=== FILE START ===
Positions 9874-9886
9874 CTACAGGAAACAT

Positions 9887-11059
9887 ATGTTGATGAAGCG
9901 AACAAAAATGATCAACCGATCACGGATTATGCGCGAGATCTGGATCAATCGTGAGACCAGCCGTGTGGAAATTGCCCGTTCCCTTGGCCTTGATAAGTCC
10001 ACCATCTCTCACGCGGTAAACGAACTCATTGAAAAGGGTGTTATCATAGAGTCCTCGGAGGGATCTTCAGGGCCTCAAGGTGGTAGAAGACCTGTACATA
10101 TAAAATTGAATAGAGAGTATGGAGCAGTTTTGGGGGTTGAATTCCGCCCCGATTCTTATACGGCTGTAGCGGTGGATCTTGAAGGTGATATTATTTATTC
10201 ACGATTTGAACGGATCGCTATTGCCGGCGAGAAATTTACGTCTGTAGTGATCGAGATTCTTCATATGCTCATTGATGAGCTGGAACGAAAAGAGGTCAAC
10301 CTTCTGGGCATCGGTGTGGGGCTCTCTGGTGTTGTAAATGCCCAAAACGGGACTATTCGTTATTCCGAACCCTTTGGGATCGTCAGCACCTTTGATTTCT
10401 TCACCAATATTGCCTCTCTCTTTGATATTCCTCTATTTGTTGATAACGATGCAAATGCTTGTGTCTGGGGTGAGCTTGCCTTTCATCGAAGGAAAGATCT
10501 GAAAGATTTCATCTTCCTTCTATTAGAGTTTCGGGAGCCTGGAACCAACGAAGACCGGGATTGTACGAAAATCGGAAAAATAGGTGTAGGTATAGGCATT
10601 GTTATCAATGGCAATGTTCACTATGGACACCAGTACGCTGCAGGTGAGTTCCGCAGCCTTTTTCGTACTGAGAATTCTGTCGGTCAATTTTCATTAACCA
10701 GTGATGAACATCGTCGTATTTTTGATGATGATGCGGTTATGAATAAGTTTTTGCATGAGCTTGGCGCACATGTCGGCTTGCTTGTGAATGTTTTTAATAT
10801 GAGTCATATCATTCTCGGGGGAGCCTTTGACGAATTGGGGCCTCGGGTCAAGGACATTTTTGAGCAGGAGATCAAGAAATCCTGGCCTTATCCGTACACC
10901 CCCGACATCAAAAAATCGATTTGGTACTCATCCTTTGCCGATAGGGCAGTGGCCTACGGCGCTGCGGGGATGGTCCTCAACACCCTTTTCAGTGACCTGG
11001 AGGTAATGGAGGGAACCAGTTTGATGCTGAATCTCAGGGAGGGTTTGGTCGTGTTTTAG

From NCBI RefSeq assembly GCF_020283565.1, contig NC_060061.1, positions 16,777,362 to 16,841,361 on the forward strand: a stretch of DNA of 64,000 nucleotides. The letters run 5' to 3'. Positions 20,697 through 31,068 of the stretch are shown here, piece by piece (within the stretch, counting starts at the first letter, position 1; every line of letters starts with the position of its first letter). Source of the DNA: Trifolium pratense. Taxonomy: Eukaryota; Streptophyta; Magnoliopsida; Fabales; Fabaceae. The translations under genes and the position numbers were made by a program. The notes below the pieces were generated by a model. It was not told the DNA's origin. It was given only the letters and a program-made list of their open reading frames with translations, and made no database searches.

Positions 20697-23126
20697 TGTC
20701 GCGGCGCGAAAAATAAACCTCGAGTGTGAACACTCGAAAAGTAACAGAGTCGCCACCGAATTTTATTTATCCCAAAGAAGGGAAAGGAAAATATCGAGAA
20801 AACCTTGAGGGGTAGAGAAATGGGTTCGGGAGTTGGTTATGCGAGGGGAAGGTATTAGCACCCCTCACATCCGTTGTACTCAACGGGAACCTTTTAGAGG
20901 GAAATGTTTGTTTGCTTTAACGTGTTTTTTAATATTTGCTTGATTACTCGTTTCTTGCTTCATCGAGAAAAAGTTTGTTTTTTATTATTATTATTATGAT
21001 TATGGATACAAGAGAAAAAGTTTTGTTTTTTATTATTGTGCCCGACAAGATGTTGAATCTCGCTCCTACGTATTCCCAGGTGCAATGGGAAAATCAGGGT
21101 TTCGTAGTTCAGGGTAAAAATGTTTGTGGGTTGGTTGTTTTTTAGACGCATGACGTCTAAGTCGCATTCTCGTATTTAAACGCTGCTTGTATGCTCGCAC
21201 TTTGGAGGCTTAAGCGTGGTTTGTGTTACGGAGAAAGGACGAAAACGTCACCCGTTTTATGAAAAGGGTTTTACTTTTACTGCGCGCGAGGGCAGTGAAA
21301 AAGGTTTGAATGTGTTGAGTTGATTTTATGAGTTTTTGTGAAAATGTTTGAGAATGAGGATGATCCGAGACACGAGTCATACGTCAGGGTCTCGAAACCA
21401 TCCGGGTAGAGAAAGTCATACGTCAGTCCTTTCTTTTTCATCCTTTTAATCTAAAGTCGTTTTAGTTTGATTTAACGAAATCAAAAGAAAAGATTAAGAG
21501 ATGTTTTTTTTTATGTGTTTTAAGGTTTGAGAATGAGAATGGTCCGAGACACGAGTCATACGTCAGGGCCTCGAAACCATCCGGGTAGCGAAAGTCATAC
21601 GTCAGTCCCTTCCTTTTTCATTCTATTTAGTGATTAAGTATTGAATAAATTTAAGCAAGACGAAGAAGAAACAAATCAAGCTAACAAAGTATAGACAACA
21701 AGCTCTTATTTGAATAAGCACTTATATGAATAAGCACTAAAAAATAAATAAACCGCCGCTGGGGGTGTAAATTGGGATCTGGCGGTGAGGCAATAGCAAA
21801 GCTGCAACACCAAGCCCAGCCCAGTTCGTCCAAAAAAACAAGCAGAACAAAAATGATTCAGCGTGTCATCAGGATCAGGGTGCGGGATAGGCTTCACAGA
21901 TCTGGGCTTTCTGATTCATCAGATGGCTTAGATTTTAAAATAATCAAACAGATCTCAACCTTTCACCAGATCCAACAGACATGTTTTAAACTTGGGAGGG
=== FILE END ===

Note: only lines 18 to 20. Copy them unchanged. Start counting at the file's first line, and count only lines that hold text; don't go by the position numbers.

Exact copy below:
Positions 20697-23126
20697 TGTC
20701 GCGGCGCGAAAAATAAACCTCGAGTGTGAACACTCGAAAAGTAACAGAGTCGCCACCGAATTTTATTTATCCCAAAGAAGGGAAAGGAAAATATCGAGAA